The AWU Raid Court Case Is Set For August As The AFP's Media Leaks Investigation Is Nearly Done

    Despite her fiery press conference last week, Michaelia Cash has yet to apply to the court to have her subpoena set aside.

    The Australian Federal Police investigation into who tipped off the media about the controversial raids on the Australian Workers' Union offices will be completed within two months, clearing the way for the union's Federal Court case.

    Julian Smith / AAPIMAGE

    The AFP arriving at the AWU offices in October.

    The Federal Court had adjourned the AWU's challenge into the "improper political purpose" of the raids until an AFP investigation was finalised. The union successfully argued the trial should be delayed until it can be granted access to three confidential AFP affidavits relating to the raids, which have only been seen by the police and a judge.

    The case was due back in court for an update on the investigation's progress on Friday, June 8, but that hearing was adjourned until July 30 after the AFP indicated to the court that it expects its investigation to be concluded in time for the case to go ahead in August.

    However, the August 1 court date could be deferred if the AWU requests more time to consider the investigation documents, or the AFP decides to withdraw materials on the grounds of public interest immunity.

    When asked on Wednesday by BuzzFeed News for a status update on the investigation, the AFP said it was ongoing. It did not answer questions about the Federal Court proceedings.

    The AWU launched its court challenge following revelations from BuzzFeed News that jobs and innovation minister Michaelia Cash's office tipped off the media about the October 24 raids by the AFP on the Sydney and Melbourne offices.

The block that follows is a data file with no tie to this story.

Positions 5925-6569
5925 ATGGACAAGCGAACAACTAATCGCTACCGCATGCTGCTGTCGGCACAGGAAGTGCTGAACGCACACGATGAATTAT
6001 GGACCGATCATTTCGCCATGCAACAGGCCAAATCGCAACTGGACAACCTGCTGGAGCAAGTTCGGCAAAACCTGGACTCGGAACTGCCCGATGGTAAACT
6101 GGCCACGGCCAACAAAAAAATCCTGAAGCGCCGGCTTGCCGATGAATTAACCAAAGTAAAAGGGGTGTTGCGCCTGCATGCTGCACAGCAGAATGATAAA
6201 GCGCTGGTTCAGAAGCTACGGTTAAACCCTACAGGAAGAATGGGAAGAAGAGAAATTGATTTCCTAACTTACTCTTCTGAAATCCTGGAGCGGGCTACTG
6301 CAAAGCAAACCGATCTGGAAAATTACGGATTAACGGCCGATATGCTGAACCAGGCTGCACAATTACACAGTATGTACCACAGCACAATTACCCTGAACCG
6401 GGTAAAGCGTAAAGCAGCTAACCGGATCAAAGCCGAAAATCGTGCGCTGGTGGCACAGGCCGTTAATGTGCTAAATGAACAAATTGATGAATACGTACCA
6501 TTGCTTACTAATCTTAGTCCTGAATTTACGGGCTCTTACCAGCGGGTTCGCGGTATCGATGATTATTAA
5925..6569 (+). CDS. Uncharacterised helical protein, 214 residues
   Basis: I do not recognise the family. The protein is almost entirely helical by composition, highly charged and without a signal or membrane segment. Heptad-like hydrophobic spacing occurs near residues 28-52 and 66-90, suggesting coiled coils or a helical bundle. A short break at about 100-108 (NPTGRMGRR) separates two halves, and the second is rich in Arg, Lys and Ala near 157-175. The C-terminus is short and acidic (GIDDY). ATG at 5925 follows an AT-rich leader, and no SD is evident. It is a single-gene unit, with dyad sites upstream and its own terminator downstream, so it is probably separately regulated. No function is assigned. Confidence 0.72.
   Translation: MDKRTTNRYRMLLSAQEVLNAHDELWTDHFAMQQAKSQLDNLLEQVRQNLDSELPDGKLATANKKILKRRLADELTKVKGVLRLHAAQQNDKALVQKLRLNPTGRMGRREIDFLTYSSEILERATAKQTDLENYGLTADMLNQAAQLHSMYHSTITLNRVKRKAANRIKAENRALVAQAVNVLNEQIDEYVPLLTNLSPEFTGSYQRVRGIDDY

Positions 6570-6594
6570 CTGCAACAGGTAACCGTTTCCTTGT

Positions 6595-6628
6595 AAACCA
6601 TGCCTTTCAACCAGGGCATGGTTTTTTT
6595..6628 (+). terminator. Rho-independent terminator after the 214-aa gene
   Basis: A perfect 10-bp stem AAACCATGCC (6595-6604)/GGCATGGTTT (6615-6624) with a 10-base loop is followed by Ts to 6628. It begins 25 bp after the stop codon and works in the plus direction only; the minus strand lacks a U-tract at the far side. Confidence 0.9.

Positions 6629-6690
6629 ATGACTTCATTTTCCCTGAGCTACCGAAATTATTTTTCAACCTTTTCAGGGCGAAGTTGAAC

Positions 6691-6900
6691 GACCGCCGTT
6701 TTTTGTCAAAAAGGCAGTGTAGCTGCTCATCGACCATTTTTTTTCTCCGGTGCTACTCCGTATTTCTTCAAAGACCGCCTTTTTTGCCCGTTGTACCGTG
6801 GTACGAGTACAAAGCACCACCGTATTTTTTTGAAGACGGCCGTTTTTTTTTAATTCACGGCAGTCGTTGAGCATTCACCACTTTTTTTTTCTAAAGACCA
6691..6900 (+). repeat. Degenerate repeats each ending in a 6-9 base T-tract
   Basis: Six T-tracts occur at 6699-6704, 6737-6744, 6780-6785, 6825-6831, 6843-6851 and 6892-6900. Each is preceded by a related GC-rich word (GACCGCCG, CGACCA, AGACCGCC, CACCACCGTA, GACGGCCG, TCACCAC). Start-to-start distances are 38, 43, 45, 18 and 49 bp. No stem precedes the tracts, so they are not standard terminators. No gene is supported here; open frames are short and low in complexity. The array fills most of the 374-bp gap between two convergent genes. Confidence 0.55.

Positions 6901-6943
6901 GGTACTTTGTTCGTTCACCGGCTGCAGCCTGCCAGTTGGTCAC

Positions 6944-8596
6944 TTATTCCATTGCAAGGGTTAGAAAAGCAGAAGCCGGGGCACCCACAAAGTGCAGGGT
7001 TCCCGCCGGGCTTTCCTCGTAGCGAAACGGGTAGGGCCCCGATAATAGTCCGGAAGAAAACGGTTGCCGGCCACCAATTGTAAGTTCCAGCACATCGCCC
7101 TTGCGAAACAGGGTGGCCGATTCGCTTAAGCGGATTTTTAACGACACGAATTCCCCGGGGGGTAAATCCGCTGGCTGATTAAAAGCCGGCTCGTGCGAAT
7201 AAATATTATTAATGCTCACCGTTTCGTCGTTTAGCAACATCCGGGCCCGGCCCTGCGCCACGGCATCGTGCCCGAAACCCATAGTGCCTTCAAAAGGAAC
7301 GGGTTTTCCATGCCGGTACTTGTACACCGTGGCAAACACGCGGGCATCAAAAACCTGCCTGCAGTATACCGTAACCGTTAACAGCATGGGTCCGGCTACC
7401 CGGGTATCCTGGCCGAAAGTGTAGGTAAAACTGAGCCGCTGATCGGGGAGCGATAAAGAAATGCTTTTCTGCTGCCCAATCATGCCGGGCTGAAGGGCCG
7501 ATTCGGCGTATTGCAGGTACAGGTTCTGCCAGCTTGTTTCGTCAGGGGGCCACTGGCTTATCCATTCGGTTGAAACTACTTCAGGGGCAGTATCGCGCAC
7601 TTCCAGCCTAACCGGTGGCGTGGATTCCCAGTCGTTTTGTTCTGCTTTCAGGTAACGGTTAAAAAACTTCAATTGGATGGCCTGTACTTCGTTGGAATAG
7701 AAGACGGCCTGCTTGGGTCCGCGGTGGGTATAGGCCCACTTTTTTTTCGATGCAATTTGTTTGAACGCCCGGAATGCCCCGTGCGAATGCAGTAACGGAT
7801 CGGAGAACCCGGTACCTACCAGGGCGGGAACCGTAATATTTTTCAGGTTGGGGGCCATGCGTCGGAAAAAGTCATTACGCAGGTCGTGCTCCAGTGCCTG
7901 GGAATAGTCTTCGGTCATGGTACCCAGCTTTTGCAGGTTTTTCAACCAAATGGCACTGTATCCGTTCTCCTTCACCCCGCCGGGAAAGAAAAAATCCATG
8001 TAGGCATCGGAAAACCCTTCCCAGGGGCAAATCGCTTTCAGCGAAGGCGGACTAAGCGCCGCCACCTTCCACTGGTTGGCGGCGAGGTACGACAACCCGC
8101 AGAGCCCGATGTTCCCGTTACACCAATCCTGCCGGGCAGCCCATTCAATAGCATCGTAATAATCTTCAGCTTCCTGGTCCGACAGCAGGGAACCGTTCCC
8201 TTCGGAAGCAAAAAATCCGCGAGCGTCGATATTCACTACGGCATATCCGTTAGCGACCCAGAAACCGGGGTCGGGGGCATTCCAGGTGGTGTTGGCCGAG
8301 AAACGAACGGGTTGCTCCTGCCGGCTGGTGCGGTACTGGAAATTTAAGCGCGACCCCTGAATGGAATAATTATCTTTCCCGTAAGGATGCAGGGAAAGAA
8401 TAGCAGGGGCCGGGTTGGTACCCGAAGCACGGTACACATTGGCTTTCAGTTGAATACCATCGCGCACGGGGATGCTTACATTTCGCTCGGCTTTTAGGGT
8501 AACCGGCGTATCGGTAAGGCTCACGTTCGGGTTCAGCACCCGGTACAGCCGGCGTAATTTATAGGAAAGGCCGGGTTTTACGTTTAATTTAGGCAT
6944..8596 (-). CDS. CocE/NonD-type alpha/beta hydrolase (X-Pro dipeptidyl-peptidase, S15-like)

BuzzFeed News has also spoken to a journalist who claims they received a tip-off from then justice minister Michael Keenan's office ahead of the raids.

    The union aims to probe the validity of the raids, which were part of an investigation by the Turnbull government–established watchdog, the Registered Organisations Commission, into donations made by the AWU over a decade ago when it was run by current Labor leader Bill Shorten.

    Jobs and innovation minister Michaelia Cash was last week reissued by the Federal Court with a subpoena to produce documents and appear to give evidence in August.

    Lukas Coch / AAPIMAGE

    Cash told a press conference that she will comply with the legal process and issued instructions to her lawyers to have the subpoena set aside. The court has yet to receive an application from Cash.

    Unless the subpoena is set aside by June 20, the jobs minister will have to produce documents about the raid, including communications with her staff, and appear at a Federal Court hearing on August 1, if the case resumes.

    Cash has continually refused to answer whether taxpayer money is being used to assist her subpoena challenge, or whether she is receiving legal representation from either government or nongovernment solicitors.

    ROC executive director Chris Enright, Cash's former senior media adviser David De Garis, and former Fair Work Ombudsman official Mark Lee were also subpoenaed. The four have previously been issued subpoenas by the AWU in December, and again in March.

    Last week Senate Estimates heard that taxpayers have been charged more than $614,000 to defend the ROC and the Fair Work Ombudsman against claims the controversial raids were politically motivated.

    Alice Workman is a political reporter for BuzzFeed News and is based in Canberra.

    Contact Alice Workman at

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